Makoto Shimizu had a peculiar entry into making drum & bass. He was heavily inspired by Japanese composer Ryuichi Sakamoto while growing up in Tokyo, going on to complete a degree in Acoustic Engineering as a route into a career in music. As a producer he quickly became known for his style of pacey, soul-informed breaks, forming close relationships with scene leaders like LTJ Bukem and DJ Marky from early on in his career. Bukem in particular was a shining force in Shimizu’s rise – in 1999 he signed him to his coveted Good Looking imprint, helping to introduce his music to the genre’s UK stronghold. In between work on his own Human Elements label, the UK remains a key part of Shimizu’s musical story – last year saw him release his Salvation LP via D&B behemoths Hospital Records, with a further project on the horizon helped by his imminent relocation to the country. He joins us in Room Two at our Lovebox Later session next weekend, and ahead of the date he sent us a mix of musical, jazz and soul-influenced numbers typical of the Hospital camp.
Not really. I just tried to showcase of what my current DJ sets are like.
Where did you source the records from?
Some of my own music from my last album Salvation, a remix I did with DJ Zinc, also a few brand new ones from DJ Marky and lots of new music from Hospital Records.
You pursued music as a career after discovering Ryuichi Sakamoto –can you describe the effect of hearing his music for the first time?
I first heard his music on The Last Emperor soundtrack. I was already into music because of my dad’s influences and listened to classical and jazz music a lot back then. But hearing Ryuichi Sakamoto’s music on film was something entirely different and inspired me in many ways. Especially as a Japanese musician, at the time there weren’t many who were as well known and as active overseas.
You famously signed to Good Looking Records – were you already a fan of LTJ Bukem at the time?
Yes, I was. Good Looking were huge back then and released so much good music.
How did you first meet DJ Marky?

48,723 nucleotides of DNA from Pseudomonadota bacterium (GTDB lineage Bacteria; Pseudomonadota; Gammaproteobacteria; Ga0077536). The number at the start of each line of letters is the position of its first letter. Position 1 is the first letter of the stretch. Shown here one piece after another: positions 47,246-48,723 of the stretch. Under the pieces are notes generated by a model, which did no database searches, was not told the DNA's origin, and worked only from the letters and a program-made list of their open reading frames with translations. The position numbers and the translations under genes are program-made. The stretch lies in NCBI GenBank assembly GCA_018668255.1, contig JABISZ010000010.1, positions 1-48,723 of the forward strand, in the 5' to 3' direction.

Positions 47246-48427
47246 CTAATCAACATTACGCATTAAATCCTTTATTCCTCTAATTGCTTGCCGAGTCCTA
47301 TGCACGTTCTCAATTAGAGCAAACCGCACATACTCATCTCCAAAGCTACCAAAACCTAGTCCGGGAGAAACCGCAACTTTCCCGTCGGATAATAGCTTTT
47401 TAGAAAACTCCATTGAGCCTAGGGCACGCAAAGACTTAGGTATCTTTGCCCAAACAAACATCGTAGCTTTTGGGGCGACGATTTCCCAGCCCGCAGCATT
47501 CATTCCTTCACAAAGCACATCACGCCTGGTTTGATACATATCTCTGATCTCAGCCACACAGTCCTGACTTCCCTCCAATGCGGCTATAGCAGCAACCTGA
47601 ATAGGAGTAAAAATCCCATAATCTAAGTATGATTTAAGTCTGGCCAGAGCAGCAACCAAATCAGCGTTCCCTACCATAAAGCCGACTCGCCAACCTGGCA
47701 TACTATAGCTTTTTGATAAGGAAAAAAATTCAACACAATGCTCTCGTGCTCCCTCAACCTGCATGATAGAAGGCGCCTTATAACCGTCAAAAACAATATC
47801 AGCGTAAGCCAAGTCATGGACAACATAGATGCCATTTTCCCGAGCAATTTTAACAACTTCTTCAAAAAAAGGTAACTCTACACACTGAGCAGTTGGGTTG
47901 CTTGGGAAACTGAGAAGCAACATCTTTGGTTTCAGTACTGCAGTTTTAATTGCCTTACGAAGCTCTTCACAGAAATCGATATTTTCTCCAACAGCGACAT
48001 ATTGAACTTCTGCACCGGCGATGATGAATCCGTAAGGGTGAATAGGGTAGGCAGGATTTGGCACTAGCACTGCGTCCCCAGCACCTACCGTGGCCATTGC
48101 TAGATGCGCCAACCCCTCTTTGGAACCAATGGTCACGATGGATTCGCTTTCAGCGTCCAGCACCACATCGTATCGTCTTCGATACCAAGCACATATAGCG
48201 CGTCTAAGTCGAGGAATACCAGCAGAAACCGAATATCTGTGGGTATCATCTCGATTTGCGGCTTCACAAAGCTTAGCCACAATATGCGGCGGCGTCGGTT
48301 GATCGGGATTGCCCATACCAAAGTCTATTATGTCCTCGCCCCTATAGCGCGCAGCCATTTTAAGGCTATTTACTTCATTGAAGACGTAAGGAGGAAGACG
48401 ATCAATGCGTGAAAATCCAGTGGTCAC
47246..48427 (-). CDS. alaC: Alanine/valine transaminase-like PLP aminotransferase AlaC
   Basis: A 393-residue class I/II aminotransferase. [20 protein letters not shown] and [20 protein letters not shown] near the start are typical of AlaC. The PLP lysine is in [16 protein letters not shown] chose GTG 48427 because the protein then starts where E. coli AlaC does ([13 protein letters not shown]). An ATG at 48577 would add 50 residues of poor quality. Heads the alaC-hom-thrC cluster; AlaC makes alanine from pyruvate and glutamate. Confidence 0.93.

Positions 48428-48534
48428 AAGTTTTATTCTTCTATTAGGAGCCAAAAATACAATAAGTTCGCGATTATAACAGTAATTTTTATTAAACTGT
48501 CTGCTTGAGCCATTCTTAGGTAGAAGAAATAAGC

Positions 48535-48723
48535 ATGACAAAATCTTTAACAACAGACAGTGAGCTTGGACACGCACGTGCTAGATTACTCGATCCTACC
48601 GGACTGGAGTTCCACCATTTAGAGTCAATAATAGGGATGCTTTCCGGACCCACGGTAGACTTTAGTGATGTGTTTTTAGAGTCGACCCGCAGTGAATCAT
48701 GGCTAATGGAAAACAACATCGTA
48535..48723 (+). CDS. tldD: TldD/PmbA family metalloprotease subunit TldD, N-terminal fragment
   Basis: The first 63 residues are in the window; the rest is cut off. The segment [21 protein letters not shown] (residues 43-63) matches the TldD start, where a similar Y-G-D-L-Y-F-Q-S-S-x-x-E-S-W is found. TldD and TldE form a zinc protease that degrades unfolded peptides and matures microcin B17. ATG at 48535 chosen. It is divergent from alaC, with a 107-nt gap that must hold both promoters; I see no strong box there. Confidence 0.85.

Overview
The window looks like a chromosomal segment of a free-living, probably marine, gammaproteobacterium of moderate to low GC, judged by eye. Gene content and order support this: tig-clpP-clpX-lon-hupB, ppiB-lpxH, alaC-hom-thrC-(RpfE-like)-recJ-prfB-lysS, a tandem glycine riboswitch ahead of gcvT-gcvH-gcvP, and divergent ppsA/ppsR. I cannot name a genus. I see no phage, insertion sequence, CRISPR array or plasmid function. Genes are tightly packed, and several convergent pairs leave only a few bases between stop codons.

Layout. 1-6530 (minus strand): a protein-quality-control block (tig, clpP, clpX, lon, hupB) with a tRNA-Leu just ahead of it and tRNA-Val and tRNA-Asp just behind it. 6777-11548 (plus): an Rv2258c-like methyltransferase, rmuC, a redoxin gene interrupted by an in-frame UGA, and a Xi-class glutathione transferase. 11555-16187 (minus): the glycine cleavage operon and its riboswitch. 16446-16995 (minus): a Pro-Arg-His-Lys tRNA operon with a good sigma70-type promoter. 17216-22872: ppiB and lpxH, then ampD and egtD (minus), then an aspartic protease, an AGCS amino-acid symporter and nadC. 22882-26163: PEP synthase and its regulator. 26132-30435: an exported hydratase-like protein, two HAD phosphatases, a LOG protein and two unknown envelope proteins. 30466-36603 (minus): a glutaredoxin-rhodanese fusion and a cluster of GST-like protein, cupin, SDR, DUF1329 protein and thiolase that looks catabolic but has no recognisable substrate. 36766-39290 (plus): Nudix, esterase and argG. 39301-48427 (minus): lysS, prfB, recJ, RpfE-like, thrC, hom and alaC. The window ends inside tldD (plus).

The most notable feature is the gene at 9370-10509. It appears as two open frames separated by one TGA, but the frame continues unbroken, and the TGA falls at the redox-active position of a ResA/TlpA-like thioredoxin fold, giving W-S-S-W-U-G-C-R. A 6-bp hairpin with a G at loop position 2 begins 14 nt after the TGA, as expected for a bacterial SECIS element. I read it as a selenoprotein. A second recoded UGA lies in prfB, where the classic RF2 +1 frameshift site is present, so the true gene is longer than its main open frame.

I think he came to a little gig of mine in Tokyo with Bryan Gee, as the next day they were playing another show. This was more than 15 years ago! I still remember he wanted the new tunes that I was playing at the time, but I couldn’t give him any as I was exclusively signed to Good Looking back then and they were quite strict about those things. Sorry Marky! But since then we became the best of friends.
Can you describe where drum & bass is at in Japan right now?
Drum & bass in Japan was massive in the 90s. The scene slowly shrank over the years, but we still have at least a few drum & bass parties every month. It’s nothing compared to the scene in the UK and Europe, but there are still people who love drum & bass, with some artists in Japan making their own music too.
What are you up to through the rest of the year? Any music we can expect from you?
I’m actually relocating to the UK this summer. It’s tiring going back and forth between the UK and Japan all the time and not be able to make music when I am away. I’ve always wanted to move and considering my age, I think it could be last chance to move over, so I’m doing it! I’ve been very busy in the studio the last few months working on a project for Hospital Records – I can’t tell you any details yet, but it’s very exciting as it’s something different from me. Hopefully, it will be finished by the end of this year.